Pakistan

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Sialkot Bagpipes 

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Kinnaird College

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Married Couple

 

 

 

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NHS Doctors & Nurses

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Truck Art

 

The story of Scots in today's Pakistan (and also in Bangladesh) is in many respects inseparable from that of India. As such it is sensible here to reiterate details that also appear in this historical context under India.

One of the results of the Act of Union (1707) was the ability of Scots to engage in the opportunities provided by organisations like the East India Company. Perhaps due to the educational tradition in Scotland, perhaps because of a common zeal for grasping such opportunities, Scottish names soon began to dominate the Company. This meant Scots became increasingly involved in trade, including tea and indigo, along with military and political developments in India throughout the eighteenth and nineteenth centuries. The influential Scotsman Henry Dundas (1742-1811), often nicknamed the 'uncrowned King of Scotland', helped to bring the activities of the East India Company closer under the control of the British government. As President of the Board of Control he oversaw a period of increasing Scottish influence. 

By 1792 it is estimated that 1 out of 9 civil servants in the Company were Scots, along with a third of all officers in its army and 1 in 11 of its soldiers. Such military roles inevitably involved the presence of tartan and bagpipes, and this musical and military tradition has continued particularly strongly in Pakistan to this day.
As well as taking part in administration and governance, Scots were also heavily involved in trade. Coal, timber, sugar, indigo, linen and cotton all had large markets back in Britain, and by the late 19th century the Empire, as it had become, was also the leading centre for tea, surpassing even China.  Scots were also involved in the establishment of the railways across the subcontinent.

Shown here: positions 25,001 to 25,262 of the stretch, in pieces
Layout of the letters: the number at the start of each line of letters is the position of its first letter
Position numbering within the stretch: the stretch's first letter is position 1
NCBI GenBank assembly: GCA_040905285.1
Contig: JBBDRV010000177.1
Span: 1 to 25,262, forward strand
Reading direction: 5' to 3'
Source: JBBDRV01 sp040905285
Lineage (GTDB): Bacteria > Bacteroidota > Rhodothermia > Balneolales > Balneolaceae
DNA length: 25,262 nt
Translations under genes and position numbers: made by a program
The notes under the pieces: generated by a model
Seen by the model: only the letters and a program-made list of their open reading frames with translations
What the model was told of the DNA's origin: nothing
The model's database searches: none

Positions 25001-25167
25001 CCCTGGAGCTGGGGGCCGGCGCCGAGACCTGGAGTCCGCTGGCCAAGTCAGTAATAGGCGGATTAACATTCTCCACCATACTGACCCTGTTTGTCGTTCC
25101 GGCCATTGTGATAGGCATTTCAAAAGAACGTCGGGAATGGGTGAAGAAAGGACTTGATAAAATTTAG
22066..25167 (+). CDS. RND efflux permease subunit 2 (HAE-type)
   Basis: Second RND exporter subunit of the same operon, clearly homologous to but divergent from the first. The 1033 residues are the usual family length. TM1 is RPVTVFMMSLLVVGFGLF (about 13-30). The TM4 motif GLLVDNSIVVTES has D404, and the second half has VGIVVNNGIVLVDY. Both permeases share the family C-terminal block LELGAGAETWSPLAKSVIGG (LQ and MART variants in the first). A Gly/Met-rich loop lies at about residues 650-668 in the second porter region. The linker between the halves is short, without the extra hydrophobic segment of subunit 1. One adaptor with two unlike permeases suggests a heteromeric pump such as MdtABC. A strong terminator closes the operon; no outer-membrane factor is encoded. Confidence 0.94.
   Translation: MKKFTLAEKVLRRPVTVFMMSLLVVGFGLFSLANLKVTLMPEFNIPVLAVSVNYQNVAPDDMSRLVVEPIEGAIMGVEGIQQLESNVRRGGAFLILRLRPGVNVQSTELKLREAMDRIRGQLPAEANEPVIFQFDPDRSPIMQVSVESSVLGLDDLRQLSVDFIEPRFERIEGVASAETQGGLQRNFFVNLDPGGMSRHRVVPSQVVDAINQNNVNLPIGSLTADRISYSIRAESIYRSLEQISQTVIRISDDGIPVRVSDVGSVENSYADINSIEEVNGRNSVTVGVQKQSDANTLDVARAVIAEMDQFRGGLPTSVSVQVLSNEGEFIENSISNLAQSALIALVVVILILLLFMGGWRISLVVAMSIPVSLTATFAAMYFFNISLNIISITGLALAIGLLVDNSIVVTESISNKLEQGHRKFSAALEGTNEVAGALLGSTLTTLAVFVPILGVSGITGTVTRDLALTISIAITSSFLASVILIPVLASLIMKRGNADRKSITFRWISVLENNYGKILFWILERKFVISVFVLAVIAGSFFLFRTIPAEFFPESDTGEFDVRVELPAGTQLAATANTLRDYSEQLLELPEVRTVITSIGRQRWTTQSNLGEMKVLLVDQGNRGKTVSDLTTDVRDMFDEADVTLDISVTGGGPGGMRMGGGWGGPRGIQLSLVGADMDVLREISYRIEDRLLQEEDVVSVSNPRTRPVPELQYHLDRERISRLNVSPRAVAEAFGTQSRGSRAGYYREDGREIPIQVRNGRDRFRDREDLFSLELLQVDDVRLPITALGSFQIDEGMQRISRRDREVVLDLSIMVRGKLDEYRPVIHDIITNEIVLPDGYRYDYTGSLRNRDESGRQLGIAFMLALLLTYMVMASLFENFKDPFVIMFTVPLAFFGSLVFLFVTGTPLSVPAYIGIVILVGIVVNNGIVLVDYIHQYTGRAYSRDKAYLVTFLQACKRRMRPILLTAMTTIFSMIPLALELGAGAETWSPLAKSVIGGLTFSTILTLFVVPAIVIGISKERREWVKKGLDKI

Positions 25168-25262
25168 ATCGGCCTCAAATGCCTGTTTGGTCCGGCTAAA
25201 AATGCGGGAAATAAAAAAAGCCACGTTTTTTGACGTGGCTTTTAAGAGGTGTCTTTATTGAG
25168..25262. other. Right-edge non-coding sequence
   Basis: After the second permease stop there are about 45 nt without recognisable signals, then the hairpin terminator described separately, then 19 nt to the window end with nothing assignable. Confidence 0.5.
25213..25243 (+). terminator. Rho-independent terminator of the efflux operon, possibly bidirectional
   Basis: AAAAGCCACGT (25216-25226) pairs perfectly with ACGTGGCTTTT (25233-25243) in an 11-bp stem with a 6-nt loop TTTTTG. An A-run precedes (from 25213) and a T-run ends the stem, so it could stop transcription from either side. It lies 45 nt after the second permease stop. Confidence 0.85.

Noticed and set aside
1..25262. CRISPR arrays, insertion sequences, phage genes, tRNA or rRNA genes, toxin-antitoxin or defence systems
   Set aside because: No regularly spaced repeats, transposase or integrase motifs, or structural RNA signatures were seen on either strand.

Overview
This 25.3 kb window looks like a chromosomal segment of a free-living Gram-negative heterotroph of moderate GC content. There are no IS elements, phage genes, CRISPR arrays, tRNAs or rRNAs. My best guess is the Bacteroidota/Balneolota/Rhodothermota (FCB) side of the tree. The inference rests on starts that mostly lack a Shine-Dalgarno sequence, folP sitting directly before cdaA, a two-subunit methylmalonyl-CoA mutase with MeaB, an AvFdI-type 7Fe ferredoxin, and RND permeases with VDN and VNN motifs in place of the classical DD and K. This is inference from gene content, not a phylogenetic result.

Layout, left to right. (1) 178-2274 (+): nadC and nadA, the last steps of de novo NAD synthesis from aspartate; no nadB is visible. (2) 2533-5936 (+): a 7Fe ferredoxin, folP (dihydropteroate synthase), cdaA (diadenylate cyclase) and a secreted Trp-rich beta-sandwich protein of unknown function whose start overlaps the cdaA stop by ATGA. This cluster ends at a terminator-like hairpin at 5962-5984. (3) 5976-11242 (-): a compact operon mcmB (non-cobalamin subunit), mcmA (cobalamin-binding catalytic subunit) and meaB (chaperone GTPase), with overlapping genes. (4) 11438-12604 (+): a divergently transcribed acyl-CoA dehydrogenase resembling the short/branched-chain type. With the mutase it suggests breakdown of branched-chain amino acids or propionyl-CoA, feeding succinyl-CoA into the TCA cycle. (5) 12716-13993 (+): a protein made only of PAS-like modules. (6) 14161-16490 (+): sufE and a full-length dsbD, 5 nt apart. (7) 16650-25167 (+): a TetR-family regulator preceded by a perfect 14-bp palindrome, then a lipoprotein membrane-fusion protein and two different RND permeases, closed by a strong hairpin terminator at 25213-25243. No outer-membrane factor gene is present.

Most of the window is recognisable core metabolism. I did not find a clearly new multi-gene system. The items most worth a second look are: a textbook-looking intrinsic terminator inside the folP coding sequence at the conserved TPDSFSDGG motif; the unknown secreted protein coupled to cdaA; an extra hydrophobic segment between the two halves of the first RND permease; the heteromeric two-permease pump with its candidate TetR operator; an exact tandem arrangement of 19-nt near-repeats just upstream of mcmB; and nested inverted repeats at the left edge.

Education is an important part of the Diaspora legacy, and India and Pakistan are no exception. There are a number of “Scottish schools” still operating.  Such establishments also led the way in providing education for woman, and as well as importing teachers from Scotland they of course also employed local scholars. Kinnaird College for Girls in Lahore, a renowned liberal arts degree awarding institution today, was an extension of Kinnaird High School for Girls in the late 19th century. There is also a strong reverse diaspora between Pakistan and Scotland. Especially since the second half of the twentieth century, considerable numbers have migrated to Scotland and played an important role in its cultural and economic life, as well as making important contributions to institutions such as the National Health Service.